I know there is a big need for it, customers are always asking: “How long does the scanner usually run?”, “What hardware I need?”, “What is the best product?” but can you do it?
Well let’s take a look at what we need for
a solid benchmark. First let’s consider that there are a whole lot of
challenges associated with benchmarks in general, see this Wikipedia
article. Challenges can be summarized
Some industry standards exist to mitigate benchmarking challenges. The wiki article lists BAPCo, EEMBC, SPEC and TPC. However after looking at each I couldn’t find one to match Web Application Security Scanners fully. I turned then towards OWASP (The Open Web Application Security Project) and WASC (Web Application Security Consortium) but I could not find any standardized benchmarking guidelines on their sites. The closest thing was the Web Application Security Scanner Evaluation Criteria on the WASC site however this document is more a list of features that one needs to check for, when purchasing a scanner and doesn’t contain any scoring or testing methodology instructions.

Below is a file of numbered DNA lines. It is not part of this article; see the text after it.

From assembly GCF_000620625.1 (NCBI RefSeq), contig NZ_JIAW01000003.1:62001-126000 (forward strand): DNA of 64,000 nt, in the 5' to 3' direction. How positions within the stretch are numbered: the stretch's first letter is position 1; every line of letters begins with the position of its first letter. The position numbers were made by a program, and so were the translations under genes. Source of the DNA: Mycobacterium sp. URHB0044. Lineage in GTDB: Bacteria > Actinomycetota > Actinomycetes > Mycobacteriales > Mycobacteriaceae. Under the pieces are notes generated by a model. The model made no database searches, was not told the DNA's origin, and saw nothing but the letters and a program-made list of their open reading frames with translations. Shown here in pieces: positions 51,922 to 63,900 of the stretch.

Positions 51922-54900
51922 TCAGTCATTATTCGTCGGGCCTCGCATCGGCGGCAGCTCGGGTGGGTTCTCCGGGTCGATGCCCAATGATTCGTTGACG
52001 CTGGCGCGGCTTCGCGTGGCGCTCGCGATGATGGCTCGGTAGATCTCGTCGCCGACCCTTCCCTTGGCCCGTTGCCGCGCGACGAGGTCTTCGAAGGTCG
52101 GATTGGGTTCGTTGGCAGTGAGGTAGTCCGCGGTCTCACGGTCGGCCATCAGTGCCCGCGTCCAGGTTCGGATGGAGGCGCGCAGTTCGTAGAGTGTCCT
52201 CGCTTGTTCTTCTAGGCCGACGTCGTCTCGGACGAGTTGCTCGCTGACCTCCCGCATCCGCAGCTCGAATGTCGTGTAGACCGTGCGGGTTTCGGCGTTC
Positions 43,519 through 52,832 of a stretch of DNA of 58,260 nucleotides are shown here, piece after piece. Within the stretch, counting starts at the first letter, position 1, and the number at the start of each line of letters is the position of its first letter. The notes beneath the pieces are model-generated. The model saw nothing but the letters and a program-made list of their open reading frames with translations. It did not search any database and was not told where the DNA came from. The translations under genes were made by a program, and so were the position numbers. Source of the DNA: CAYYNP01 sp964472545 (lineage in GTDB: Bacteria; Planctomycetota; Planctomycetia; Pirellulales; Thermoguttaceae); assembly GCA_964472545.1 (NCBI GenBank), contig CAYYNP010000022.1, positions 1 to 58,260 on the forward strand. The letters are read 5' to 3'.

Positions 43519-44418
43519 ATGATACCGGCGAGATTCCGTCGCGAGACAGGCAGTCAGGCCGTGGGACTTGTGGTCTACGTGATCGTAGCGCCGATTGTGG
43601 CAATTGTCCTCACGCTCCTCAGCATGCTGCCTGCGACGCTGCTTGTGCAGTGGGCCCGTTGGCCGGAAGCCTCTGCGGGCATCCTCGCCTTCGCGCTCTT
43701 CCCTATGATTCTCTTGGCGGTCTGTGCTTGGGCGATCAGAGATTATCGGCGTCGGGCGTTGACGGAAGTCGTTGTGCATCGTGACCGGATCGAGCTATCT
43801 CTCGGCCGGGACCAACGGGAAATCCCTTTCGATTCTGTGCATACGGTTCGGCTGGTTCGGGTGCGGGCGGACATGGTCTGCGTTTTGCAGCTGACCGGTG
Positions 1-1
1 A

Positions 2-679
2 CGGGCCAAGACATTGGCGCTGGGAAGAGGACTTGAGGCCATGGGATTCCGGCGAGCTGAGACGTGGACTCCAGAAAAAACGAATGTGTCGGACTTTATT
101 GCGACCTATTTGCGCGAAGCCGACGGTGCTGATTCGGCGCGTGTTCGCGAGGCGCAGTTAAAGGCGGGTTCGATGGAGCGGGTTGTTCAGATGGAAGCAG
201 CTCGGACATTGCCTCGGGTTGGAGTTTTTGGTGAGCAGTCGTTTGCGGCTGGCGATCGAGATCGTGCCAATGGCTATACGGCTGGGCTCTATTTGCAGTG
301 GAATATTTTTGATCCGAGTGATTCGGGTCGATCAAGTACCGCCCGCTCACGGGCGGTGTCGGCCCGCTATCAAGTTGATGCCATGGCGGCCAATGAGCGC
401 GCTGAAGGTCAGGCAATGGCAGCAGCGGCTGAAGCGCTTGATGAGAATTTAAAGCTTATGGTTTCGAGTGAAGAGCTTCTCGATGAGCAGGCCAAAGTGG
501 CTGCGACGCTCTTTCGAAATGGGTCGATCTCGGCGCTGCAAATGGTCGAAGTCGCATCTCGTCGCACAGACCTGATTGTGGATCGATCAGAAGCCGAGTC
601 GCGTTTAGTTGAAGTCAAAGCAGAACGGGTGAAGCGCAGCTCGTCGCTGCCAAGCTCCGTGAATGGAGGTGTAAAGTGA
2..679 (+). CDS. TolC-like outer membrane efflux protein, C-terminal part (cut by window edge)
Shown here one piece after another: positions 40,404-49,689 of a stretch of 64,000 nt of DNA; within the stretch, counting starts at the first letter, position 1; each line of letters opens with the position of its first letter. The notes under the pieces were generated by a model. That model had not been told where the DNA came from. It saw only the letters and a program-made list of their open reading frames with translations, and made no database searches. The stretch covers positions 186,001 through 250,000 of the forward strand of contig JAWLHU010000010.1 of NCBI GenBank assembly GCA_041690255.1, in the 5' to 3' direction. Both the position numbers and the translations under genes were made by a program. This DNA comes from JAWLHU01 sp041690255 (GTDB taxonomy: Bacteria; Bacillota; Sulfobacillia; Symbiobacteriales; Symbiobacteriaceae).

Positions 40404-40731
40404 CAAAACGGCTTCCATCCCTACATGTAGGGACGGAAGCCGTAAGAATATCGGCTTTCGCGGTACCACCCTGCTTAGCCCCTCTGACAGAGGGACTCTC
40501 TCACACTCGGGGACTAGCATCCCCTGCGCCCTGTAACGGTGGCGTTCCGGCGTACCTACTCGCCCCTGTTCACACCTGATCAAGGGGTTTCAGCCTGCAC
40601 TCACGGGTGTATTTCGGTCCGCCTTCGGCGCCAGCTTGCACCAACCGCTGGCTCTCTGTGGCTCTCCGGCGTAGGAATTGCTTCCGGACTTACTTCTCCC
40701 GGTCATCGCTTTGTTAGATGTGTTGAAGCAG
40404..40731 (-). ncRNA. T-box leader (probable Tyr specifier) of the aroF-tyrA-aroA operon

It seems that the field of benchmarking Web Applications Scanners is uncharted and kind of like the Wild West at the moment. I wonder why such a benchmarking standard was not yet put together. Was it because it was hard to achieve or because nobody had time to do it? Maybe is both.
Let’s discuss some of the challenges that a benchmark standard is trying to resolve from the standpoint of Web Application Security Scanning.
Identifying the right measurements